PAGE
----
She’s also concerned a clampdown on lettings will put locals running bars, cafes, restaurants and taxi firms out of business, as people unable to rent homes will go elsewhere.
What are homeowners doing?
Many are running scared, and whipping ads off holiday portals. Thirty-four have pulled ads from Holiday Lettings “as they’re worried inspectors will catch up with them”, says Kate Stinchcombe-Gillies, its head of communications. A number have stopped letting, and others are trying to sell their homes, which is problematic in a depressed market, in which many places have been repossessed by the banks.
Contact a good English-speaking lawyer. José Escobedo is appealing on behalf of several British owners, and getting fines reduced dramatically. He advises owners on ‘“touristic” schemes to take the following steps:
• Check who the licence-holder is. The local Cabildo [government administration office] lists them, and for no cost you can get this information in writing)
• If a company is acting already on site, find out the rental conditions
• If there isn’t a licence-holder, hold an annual meeting with other owners to apply to reactivate the licence If you’re on a “residential” site, you can consider letting full-time.
What will happen?
Escobedo thinks the law might be amended and some complexes’ licence status could be readdressed. “Top politicians enforcing the law aren’t being flexible at the moment, but there are a number of problems, including proving someone’s letting simply from an internet ad, the level of fines and the abusive monopoly of one managing company per complex.”
Michelle Holt, who comes from Essex, has been running a management company for seven years on Tenerife which helps to maintain and clean holiday rental homes. She’s angry that she’s been hit with a £53,000 fine for helping people to rent out their homes, because she’s not a registered sole agent on a “touristic” complex and is therefore deemed to be breaking the 1995 law. “I’m fighting the fine,” she says, “as there is no proof I’ve been renting. The government’s produced copies of ads on my own website and property portals, but it is easy to hack or change an entry online.”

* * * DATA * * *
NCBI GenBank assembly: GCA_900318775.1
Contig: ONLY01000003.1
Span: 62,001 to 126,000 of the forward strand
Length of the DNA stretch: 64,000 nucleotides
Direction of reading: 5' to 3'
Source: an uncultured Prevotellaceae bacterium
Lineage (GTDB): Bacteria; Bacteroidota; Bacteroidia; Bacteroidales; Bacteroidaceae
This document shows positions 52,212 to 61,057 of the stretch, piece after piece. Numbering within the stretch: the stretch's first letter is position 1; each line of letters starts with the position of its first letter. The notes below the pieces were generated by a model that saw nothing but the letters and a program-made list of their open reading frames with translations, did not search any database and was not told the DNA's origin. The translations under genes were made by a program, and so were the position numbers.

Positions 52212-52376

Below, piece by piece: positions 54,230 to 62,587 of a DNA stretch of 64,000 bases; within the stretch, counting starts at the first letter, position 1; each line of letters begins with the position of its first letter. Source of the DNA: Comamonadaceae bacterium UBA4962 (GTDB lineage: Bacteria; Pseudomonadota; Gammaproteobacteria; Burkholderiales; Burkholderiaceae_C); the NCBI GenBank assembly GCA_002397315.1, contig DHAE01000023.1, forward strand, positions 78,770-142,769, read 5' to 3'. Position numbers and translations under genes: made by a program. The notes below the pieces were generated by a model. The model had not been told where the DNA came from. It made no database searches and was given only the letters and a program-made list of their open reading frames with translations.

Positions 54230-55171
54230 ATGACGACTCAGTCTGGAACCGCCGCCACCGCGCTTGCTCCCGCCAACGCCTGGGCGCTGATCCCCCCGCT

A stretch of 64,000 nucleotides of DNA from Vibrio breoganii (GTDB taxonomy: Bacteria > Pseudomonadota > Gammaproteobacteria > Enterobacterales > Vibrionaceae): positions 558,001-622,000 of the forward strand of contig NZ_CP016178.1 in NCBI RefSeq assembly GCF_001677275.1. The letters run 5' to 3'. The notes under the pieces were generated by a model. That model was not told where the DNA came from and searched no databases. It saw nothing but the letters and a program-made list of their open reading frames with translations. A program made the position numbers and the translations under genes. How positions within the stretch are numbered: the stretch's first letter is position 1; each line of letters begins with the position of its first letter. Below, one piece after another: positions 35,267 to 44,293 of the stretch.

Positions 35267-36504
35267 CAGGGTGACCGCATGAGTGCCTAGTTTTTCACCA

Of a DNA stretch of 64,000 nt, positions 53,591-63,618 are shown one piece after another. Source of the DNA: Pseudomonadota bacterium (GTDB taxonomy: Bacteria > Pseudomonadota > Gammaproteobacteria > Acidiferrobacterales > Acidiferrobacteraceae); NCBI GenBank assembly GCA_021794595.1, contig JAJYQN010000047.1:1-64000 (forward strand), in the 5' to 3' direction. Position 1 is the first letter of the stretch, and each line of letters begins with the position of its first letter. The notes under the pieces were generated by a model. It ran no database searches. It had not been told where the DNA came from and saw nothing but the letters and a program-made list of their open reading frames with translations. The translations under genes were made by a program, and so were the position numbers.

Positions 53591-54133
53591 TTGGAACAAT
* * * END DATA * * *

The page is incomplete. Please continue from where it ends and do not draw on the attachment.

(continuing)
Lawyer José Escobedo is appealing to get her fine reduced, and she is concerned about her business, which employs five local Canarians, and how she will support her children, aged six and nine. “The law should be changed, so each individual can get a licence and rent out their homes as they wish,” she adds.
Eight years ago, Ed Sutton, a consultant in the electrical industry from Ashby-de-la-Zouch, Leicestershire, bought a studio flat on the beach near La Caleta on Tenerife’s west coast for £100,000. He spent £6,000 doing up his holiday home in the 20-year-old complex to use with his wife, Nia, also 54, and children, Chloe, 29, and William, 27. “After an agent asked if we’d like to rent, we put our flat on Owners Direct and got 70 per cent occupancy, turning over about £8,000 a year,” says Ed.
But after an inspector spotted the ad on the holiday lettings site, Ed said a letter came through the post last April, saying he’d been fined £15,000. “I was very resentful, as no warning to change our ways was sent beforehand.”
Ed, who has hired the lawyer José Escobedo to appeal on his behalf, feels the authorities are hounding homeowners and “using a sledgehammer to crack a nut in a cynical money-making exercise. There’s also a dispute over whether our sole agent has enough property registered to make this legal, and rules [for our own usage] are very onerous; we could only use the fl at four weeks of the year and at restricted times”.